Patients with acute leukemias relapsing within 1 year of an allogeneic BMT have a poor prognosis. We studied the use of melphalan 180 mg/m2 followed by allogeneic peripheral blood stem cells (PBSC) as salvage treatment for patients relapsing after related (n = 7) or matched unrelated transplants (n = 3). Diagnoses were AML (n = 4), ALL (n = 3), biphenotypic acute leukemia (n = 2) and CML in blast crisis (n = 1). Eight patients were beyond first relapse and none were in remission. The median time from previous transplant to relapse was 146 days (range 66-206). The melphalan dose was 90 mg/m2 intravenously on days -4 and -3 with PBSC infusion on day 0. GVHD prophylaxis consisted of cyclosporine and methylprednisolone. The median time to an absolute neutrophil count > 0.5 x 109/l and to a platelet count > 20 x 109/l was 11 and 13 days, respectively. All engrafting patients (n = 8) had 100% donor cells. Two patients died before day 30, but no other grade 3 or 4 toxicity occurred. Acute GVHD grades II-III occurred in two subjects, and chronic GVHD in four. Seven patients achieved CR, but relapsed at a median of 116 days (range 56-614). Leukemia was the cause of death in eight patients. Median survival was 149 days (range 6-614). This treatment produced responses in the majority of this poor prognosis group. However, durable remissions were not observed, and new treatments to consolidate the responses achieved in this setting are needed. This regimen could be considered for shortterm disease control to facilitate donor lymphocyte infusion-based immunotherapy or other measures to prevent disease recurrence.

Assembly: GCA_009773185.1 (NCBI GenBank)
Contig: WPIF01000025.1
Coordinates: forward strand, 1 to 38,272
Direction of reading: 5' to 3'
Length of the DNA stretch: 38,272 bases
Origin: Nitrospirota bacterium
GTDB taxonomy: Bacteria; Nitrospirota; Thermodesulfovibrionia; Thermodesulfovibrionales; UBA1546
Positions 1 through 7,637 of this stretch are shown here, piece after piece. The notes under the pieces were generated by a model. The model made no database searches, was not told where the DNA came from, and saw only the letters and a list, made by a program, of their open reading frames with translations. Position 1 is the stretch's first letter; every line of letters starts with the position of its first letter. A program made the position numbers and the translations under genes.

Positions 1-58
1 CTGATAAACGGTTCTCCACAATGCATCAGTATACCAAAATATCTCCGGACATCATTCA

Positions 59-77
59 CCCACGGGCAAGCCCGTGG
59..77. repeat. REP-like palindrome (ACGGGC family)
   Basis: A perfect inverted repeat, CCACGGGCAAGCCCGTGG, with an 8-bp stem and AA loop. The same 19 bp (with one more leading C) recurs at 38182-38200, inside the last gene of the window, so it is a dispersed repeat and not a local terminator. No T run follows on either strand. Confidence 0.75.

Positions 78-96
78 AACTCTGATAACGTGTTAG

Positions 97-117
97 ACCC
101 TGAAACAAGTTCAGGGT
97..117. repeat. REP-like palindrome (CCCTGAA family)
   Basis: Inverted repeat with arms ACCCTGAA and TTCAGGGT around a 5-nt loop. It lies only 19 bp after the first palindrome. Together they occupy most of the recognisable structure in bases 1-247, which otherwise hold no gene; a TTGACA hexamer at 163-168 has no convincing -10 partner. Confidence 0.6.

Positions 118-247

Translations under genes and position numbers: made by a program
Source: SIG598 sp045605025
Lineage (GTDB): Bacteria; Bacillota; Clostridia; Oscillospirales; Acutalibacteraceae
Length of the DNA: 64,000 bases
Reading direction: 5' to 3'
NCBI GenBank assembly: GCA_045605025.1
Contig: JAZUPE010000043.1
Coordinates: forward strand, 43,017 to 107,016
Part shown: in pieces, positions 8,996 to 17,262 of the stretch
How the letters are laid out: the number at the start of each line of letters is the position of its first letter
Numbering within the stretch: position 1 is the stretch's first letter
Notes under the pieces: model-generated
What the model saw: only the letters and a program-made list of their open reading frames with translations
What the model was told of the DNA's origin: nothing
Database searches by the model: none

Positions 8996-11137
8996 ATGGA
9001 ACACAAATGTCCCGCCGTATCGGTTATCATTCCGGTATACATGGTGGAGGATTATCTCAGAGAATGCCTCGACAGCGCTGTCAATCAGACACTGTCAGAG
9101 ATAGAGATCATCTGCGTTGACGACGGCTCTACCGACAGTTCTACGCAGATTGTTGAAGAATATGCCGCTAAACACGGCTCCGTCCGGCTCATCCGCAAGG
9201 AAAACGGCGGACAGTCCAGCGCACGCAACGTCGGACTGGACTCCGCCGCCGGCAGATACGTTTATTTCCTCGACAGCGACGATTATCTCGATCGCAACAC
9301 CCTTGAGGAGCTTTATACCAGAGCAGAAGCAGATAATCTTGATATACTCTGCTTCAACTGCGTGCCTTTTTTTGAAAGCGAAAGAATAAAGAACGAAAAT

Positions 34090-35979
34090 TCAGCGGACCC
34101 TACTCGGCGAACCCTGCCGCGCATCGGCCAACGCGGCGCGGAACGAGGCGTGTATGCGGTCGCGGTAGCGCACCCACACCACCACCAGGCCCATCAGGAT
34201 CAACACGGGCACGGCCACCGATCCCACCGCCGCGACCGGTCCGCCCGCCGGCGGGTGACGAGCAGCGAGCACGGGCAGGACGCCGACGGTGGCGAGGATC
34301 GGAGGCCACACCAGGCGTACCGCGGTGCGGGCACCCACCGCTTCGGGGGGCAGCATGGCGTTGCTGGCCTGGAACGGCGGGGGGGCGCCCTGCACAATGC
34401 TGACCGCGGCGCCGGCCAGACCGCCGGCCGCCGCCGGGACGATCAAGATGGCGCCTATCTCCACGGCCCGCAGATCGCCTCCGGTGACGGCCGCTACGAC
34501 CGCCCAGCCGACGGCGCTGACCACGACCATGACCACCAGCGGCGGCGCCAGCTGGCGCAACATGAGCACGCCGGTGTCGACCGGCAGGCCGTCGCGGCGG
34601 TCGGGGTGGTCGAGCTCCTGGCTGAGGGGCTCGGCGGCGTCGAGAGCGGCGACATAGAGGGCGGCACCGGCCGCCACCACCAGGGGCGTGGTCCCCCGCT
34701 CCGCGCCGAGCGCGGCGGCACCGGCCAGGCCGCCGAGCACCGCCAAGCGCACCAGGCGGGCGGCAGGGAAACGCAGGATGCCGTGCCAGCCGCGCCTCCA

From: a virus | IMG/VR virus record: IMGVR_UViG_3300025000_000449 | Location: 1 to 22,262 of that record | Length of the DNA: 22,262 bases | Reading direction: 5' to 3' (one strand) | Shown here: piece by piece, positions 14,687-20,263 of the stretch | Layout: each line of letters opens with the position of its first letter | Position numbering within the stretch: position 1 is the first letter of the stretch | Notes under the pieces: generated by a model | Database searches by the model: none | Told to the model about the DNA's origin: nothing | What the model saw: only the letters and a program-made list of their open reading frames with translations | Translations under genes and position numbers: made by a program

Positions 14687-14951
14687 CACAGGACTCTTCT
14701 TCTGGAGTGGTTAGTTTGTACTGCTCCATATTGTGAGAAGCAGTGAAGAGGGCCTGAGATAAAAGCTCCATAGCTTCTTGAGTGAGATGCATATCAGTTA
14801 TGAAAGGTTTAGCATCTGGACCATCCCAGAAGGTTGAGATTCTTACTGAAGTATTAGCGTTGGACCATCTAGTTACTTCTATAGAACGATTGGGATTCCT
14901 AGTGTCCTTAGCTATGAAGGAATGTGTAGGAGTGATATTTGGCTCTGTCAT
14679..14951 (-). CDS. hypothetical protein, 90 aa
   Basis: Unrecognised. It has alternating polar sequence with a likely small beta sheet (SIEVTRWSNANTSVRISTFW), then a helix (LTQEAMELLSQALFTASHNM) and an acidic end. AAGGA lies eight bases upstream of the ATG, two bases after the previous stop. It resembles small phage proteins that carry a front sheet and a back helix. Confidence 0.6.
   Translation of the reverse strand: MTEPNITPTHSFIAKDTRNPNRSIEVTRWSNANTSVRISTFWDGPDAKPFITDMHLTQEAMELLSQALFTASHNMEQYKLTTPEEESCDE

|Original language||English (US)|
|Number of pages||6|
|Journal||Bone Marrow Transplantation|
|Publication status||Published - 2000|
- Acute leukemias
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